NEW YORK – Joe Girardi has agreed to a three-year contract to manage the New York Yankees.
The agreement to take over as Joe Torre's replacement is worth an average salary of at least $2 million annually, a baseball official said Tuesday, speaking on condition of anonymity because the team had not yet announced the deal.
Girardi was the 2006 NL Manager of the Year with Florida, plus he has a pinstriped pedigree. The hard-nosed catcher played on three Yankees teams that won the World Series, served as their bench coach and was a TV announcer this year.
"Joe Girardi is a good man," Torre said Monday on "Late Show with David Letterman." "He's got a feel for this organization."
Girardi's agreement was first reported by ESPN.com.
Once he was informed Monday that the Yankees had chosen Girardi, Don Mattingly told the team he had no interest in returning next year as bench coach or in any other coaching position.
Beloved as team captain, Donnie Baseball was the early favorite to replace Torre and openly coveted the spot. Instead, the Yankees picked experience over popularity, choosing Girardi even at the risk Mattingly would walk away from the franchise.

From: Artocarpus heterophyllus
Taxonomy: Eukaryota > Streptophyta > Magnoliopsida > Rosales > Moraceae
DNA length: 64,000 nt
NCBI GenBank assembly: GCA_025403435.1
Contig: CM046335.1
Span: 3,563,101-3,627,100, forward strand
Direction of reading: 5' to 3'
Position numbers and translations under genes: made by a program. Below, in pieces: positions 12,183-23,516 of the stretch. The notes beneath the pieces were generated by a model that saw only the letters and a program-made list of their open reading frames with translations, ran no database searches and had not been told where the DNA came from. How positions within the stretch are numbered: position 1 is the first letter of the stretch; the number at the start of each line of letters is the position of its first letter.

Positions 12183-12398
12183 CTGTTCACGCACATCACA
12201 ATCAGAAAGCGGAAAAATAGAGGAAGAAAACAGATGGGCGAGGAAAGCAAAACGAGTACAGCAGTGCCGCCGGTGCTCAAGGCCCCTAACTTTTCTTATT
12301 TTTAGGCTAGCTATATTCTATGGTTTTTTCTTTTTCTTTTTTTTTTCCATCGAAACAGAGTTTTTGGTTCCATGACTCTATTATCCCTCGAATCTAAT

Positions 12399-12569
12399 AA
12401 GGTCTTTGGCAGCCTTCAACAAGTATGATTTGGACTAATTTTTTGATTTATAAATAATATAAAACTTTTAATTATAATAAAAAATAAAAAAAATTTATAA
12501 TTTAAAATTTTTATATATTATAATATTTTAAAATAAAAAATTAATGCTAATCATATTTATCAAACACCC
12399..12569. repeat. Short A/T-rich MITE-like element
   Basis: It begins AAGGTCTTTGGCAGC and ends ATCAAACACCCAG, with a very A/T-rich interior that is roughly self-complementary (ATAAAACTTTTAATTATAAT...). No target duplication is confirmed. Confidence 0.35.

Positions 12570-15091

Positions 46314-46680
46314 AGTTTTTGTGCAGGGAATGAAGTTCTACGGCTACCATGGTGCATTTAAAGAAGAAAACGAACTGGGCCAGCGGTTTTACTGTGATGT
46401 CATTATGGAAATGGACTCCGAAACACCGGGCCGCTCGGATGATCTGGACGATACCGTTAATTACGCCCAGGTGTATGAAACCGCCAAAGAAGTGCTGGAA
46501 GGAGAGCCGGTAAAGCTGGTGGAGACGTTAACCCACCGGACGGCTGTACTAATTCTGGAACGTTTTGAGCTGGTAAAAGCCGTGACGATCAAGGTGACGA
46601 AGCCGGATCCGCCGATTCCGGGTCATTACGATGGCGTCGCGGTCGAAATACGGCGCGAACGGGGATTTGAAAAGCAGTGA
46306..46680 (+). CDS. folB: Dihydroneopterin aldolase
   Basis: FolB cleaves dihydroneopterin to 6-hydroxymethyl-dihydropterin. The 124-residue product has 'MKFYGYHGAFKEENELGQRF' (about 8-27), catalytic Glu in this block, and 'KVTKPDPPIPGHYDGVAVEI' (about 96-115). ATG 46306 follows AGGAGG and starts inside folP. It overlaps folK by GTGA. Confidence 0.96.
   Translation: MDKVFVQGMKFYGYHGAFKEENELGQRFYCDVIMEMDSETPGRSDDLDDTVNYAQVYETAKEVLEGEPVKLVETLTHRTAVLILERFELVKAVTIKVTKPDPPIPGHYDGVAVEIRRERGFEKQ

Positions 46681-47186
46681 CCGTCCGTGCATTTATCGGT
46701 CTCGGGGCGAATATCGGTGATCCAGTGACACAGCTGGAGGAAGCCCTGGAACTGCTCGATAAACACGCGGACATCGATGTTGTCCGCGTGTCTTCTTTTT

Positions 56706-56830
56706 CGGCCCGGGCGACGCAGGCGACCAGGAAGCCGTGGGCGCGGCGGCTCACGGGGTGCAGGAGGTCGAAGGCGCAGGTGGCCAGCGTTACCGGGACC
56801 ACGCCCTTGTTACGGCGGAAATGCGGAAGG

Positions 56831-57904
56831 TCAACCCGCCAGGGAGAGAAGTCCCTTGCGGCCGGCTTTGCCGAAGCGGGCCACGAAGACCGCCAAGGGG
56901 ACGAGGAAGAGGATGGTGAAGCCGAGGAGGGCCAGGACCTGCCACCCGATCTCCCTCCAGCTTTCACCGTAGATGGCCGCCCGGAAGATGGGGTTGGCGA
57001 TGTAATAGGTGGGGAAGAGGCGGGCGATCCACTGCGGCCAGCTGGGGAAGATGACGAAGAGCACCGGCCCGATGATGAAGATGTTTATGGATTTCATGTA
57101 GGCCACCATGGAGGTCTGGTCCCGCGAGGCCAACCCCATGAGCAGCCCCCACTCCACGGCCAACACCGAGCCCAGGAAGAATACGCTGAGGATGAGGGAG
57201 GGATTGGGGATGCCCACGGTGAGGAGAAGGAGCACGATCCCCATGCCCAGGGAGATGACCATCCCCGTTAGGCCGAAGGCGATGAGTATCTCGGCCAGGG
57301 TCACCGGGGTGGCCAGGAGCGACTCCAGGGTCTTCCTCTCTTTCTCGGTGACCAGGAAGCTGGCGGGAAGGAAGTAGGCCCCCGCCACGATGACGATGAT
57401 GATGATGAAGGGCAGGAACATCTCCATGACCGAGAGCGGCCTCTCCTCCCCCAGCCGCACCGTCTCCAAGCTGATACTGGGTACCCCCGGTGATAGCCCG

"Don was extremely disappointed to learn today that he wasn't the organization's choice to fill the managerial vacancy," Mattingly's agent, Ray Schulte, said in an e-mail. "Instead, he was informed the organization offered the position to Joe Girardi."
Still, spurning Mattingly -- who always receives one of the loudest ovations on Old-Timers' Day -- was sure to be compared to another famous Yankee snub: Babe Ruth was never offered the manager's job he so desperately wanted.
Mattingly was the Yankees hitting coach for three years before moving next to Torre this season. Schulte said Mattingly congratulated Girardi and wished him well.
Girardi also beat out Yankees first-base coach Tony Pena, who had the most managerial experience of the candidates.
Girardi caught for the Yankees from 1996-99, served as a bench coach in 2005, then managed the Marlins the following year. He kept a young team in contention until September and then was fired, apparently for clashing with owner Jeffrey Loria and others above him.
The 43-year-old Girardi often told many in the Marlins about how the Yankees did things, reinforcing the winning ways he learned in New York. Now, he'll get a chance to try them out himself.